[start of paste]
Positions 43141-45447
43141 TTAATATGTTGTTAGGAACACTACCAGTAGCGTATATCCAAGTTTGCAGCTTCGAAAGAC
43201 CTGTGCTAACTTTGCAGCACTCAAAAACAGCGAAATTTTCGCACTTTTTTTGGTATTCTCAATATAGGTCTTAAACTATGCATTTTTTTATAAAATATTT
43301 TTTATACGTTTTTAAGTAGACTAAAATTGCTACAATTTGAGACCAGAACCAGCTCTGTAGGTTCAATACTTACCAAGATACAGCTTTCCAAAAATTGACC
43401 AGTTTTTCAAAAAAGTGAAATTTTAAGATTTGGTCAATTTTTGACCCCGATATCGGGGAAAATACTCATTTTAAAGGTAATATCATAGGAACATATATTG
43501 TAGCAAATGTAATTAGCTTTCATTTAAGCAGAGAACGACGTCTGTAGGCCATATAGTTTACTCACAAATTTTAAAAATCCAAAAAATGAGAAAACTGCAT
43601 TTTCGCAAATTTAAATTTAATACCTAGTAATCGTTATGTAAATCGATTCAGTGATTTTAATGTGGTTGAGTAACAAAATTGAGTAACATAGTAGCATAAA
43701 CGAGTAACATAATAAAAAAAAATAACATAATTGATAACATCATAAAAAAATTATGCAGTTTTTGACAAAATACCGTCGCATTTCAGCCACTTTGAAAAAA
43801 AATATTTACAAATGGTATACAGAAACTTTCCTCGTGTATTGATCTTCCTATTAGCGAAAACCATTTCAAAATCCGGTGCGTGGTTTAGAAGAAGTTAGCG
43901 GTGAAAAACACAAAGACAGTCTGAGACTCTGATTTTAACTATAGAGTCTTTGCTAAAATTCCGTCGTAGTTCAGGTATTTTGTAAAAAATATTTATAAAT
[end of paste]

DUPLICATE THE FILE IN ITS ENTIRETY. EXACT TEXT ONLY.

Positions 43141-45447
43141 TTAATATGTTGTTAGGAACACTACCAGTAGCGTATATCCAAGTTTGCAGCTTCGAAAGAC
43201 CTGTGCTAACTTTGCAGCACTCAAAAACAGCGAAATTTTCGCACTTTTTTTGGTATTCTCAATATAGGTCTTAAACTATGCATTTTTTTATAAAATATTT
43301 TTTATACGTTTTTAAGTAGACTAAAATTGCTACAATTTGAGACCAGAACCAGCTCTGTAGGTTCAATACTTACCAAGATACAGCTTTCCAAAAATTGACC
43401 AGTTTTTCAAAAAAGTGAAATTTTAAGATTTGGTCAATTTTTGACCCCGATATCGGGGAAAATACTCATTTTAAAGGTAATATCATAGGAACATATATTG
43501 TAGCAAATGTAATTAGCTTTCATTTAAGCAGAGAACGACGTCTGTAGGCCATATAGTTTACTCACAAATTTTAAAAATCCAAAAAATGAGAAAACTGCAT
43601 TTTCGCAAATTTAAATTTAATACCTAGTAATCGTTATGTAAATCGATTCAGTGATTTTAATGTGGTTGAGTAACAAAATTGAGTAACATAGTAGCATAAA
43701 CGAGTAACATAATAAAAAAAAATAACATAATTGATAACATCATAAAAAAATTATGCAGTTTTTGACAAAATACCGTCGCATTTCAGCCACTTTGAAAAAA
43801 AATATTTACAAATGGTATACAGAAACTTTCCTCGTGTATTGATCTTCCTATTAGCGAAAACCATTTCAAAATCCGGTGCGTGGTTTAGAAGAAGTTAGCG
43901 GTGAAAAACACAAAGACAGTCTGAGACTCTGATTTTAACTATAGAGTCTTTGCTAAAATTCCGTCGTAGTTCAGGTATTTTGTAAAAAATATTTATAAAT